Q This brings us to the how issue. Sir how did you actually start the research project?

A: The research started when in1995-1997 Israel Prime Minister Yitshaq Rabin sent a team of researchers to Nigeria; looking for the “Lost Tribes.” We had a conference with them at Agulu-Eri (Aguleri) Anambra state and my research work could be said to be a result of that remarkable, motivating, and thought-provoking conference.


Q: A point of clarification here- I mean is this research specifically about the Aro people or does it extend to the entire Igbo nation?

A: In answering this question, I wish to point out that Aros are Igbo. I wish to point that the book in review is more or less a forerunner to another book, which will be centered on the history of the entire Igbo population. The next book will hopefully take care of the major sectors of the Igbo nation. For instance, the Eri includes the Umu-Nri, Aro, Ora-eri, Enugu-Nsukka area, Owerri, Ahigbo, Onitsha, Oru, Ngwa, Mbaise, Ika-Igbo, Etche, Ikwere, Asa who are of the Judah descent. This however requires the requisite financial support in order to facilitate the research because of the scope and enormous work involved. It will also involve a historical and comparative analysis of the Igbo in at least five non-African countries, including the African-American, Igbo and the Gullah.

    It is my strong belief that when we know our past, we are better equipped to live in the present and also better prepared to plan for the future. From my research, I have gathered astounding historical research findings on the Igbo and his immediate neighbours, I will fall to deep regrets on the mistakes of our past political leaders and heroes. At sober times, I am sometimes by reasoning and rationalism to seek to excuse their actions for exigencies and ignorance.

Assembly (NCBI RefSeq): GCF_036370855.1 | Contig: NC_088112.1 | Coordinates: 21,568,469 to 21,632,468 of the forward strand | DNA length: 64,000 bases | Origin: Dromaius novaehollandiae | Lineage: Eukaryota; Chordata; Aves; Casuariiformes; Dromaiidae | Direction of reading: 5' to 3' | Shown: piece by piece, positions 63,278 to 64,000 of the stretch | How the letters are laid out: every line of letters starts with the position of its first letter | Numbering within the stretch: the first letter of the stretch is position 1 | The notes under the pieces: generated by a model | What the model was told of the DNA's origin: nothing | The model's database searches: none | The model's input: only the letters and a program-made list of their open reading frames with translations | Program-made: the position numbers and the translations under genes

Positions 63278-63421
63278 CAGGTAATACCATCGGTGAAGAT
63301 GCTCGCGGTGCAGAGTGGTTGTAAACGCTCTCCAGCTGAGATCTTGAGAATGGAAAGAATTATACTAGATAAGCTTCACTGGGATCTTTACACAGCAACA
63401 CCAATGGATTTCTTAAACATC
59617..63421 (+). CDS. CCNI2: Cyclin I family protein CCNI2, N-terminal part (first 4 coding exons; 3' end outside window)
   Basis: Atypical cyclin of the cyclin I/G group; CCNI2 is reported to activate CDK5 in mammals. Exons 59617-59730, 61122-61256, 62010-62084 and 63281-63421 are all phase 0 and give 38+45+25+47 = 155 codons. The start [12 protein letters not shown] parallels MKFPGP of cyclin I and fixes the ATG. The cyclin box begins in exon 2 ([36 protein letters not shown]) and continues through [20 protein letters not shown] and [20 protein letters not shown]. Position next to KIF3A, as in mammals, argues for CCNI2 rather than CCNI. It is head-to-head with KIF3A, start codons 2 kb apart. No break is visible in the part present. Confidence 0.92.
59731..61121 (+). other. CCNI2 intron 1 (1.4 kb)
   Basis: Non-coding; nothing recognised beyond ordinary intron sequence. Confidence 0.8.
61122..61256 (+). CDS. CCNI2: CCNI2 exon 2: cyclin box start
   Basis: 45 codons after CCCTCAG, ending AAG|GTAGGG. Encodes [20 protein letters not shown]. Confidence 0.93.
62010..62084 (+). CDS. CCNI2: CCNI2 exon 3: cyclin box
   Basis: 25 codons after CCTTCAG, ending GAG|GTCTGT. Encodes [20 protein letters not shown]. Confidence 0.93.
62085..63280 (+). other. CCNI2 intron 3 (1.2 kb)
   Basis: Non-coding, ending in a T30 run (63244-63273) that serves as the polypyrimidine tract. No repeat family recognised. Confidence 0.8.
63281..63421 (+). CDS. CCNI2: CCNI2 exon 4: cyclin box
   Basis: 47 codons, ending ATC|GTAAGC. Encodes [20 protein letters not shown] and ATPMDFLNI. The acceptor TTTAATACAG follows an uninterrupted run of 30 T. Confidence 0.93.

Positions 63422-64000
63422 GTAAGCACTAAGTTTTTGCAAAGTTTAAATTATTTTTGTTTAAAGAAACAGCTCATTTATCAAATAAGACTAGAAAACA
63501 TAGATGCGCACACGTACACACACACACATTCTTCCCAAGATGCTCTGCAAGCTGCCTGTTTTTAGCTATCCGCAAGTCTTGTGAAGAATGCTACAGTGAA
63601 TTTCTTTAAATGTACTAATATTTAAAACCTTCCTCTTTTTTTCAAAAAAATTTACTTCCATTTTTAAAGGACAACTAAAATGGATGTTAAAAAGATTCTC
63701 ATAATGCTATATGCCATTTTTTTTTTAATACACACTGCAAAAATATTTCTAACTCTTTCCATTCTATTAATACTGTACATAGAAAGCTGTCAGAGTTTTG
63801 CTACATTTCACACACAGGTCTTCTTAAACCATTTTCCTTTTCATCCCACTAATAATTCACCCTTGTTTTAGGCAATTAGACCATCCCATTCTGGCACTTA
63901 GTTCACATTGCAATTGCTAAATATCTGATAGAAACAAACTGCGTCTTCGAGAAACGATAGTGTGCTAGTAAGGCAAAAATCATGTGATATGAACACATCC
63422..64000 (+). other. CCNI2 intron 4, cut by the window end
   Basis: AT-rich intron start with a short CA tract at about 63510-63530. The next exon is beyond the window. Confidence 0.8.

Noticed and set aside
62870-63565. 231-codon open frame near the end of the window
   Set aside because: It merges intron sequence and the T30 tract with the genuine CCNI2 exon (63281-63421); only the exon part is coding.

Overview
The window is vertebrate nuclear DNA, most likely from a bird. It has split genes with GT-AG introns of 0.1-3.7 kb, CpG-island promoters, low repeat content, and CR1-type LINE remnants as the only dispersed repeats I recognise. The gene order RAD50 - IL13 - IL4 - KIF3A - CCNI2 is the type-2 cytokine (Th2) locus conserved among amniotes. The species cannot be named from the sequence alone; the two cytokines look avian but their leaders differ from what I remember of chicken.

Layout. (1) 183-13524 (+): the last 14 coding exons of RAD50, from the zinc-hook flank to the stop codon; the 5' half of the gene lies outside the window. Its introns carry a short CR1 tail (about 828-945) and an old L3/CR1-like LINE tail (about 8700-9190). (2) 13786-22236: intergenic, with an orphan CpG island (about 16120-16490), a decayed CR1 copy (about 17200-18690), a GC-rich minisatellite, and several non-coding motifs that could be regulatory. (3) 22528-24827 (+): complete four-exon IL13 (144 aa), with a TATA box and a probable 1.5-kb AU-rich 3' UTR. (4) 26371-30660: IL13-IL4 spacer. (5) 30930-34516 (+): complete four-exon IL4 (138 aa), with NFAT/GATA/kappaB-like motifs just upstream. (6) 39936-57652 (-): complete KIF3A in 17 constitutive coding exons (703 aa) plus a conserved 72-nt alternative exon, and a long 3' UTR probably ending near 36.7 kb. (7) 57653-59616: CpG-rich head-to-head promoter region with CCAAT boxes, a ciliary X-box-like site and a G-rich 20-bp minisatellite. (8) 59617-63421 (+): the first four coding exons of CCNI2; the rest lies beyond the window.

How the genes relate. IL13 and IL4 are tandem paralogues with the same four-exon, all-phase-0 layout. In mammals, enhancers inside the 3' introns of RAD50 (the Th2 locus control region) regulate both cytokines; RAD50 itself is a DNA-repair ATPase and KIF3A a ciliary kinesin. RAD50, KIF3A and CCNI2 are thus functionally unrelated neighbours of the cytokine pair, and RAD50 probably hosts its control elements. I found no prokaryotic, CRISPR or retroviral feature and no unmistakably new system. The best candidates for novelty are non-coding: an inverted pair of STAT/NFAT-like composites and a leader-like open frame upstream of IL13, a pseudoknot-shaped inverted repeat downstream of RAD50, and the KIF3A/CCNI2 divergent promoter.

I therefore believe that when my proposed book on the Igbo origin is published and widely read, we as a people will be armed factually to develop a new national affection for at least most of the peoples of Southern Nigeria. This will lead to tolerance socially, economically and politically.


Q: At this point, could you mention some concrete historical findings to validate the Igbo-Hebrew kinship claims?

A: From my research there is overwhelming evidence to prove beyond all reasonable doubts that the Aro/Igbo are descendants of Israel. By this I mean real blood descendants (Bani-Israel) not even Israeli by adoption or by the virtue of Abrahamic circumcision. My evidence is based on three major historically accepted data:

1.Existing ancient documentation on which precedence can be built.

2.Proven cultural and religious relationship verifiable.

    We detailed these historical facts in the book. Indeed on page xiv of this book, we have published a genealogical, chart tracing the ancestry of the Aro/Igbo from Adam to Arodi (founder of Arochukwu). This historic chart is published for the first time ever in this book (data taken from the Old Testament Bible and Ancient Hebrew scrolls (the best acceptable source for the history of the Hebrew -Israel)

    At third to the last layer, (third from bottom) the names of the three brothers (sons of Gad) who formed the Igbo nation (tribe) are clearly shown.

    These are:
1. ERI the father of Agulu (Agulueri), Atta (the founder of Igalla), Oba (founder of Edo dynasty), Igbo (founder of Igbo Ukwu) and Menri (the founder of the famous Nri dynasty, in order of seniority)

2. ARODI: the founder of Arochukwu and the nineteen towns that make up the Aro Empire.